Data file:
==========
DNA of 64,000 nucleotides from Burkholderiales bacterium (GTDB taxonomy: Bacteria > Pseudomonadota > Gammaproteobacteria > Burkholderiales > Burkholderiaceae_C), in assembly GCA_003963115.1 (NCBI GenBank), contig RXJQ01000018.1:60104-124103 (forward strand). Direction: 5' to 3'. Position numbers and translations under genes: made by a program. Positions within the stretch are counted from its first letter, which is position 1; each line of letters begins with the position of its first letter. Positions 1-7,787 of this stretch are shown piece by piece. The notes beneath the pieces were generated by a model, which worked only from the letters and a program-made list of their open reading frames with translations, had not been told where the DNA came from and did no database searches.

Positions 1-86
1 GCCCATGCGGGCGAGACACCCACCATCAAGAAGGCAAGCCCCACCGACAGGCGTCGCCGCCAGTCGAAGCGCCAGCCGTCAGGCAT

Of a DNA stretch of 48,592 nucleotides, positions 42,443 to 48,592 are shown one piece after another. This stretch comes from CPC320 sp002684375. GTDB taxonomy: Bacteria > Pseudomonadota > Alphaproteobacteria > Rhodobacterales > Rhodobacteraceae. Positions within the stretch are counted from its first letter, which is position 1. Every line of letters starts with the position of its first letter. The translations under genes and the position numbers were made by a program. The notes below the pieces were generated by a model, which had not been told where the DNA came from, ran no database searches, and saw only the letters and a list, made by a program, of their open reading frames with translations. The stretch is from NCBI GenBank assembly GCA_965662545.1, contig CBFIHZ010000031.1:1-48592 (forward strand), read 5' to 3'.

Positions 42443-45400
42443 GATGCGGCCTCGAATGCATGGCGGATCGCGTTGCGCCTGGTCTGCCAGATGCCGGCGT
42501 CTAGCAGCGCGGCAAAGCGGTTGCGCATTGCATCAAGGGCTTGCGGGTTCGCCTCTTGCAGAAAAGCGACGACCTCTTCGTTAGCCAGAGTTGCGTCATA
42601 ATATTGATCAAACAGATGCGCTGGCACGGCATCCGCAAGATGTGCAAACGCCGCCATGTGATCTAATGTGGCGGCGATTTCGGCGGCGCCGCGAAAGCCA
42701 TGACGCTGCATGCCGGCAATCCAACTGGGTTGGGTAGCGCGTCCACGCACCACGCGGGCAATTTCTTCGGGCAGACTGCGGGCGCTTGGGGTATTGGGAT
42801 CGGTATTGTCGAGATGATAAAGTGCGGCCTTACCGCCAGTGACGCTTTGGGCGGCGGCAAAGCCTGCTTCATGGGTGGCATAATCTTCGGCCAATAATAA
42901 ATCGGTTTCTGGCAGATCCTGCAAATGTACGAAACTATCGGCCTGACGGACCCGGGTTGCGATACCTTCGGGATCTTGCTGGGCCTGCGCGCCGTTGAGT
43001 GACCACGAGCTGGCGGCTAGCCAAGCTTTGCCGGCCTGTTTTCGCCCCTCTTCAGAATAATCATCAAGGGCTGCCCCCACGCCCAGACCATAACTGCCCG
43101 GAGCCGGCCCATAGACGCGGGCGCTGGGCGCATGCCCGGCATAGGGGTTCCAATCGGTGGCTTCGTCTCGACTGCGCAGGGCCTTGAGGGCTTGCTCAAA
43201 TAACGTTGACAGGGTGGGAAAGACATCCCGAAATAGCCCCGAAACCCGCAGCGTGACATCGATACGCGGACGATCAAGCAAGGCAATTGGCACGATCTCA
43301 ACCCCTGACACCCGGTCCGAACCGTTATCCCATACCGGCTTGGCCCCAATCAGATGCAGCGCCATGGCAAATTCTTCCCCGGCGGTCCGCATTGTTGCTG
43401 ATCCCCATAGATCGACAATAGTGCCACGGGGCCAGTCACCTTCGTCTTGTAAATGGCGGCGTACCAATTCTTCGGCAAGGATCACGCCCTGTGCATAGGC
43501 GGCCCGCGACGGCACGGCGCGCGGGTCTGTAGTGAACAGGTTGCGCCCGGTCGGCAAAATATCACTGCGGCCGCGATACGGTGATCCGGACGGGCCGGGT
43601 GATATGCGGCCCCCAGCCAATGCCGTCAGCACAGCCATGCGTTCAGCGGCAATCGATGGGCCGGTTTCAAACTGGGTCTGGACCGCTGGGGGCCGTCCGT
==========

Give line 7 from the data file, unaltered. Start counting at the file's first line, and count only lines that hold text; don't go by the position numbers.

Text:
42501 CTAGCAGCGCGGCAAAGCGGTTGCGCATTGCATCAAGGGCTTGCGGGTTCGCCTCTTGCAGAAAAGCGACGACCTCTTCGTTAGCCAGAGTTGCGTCATA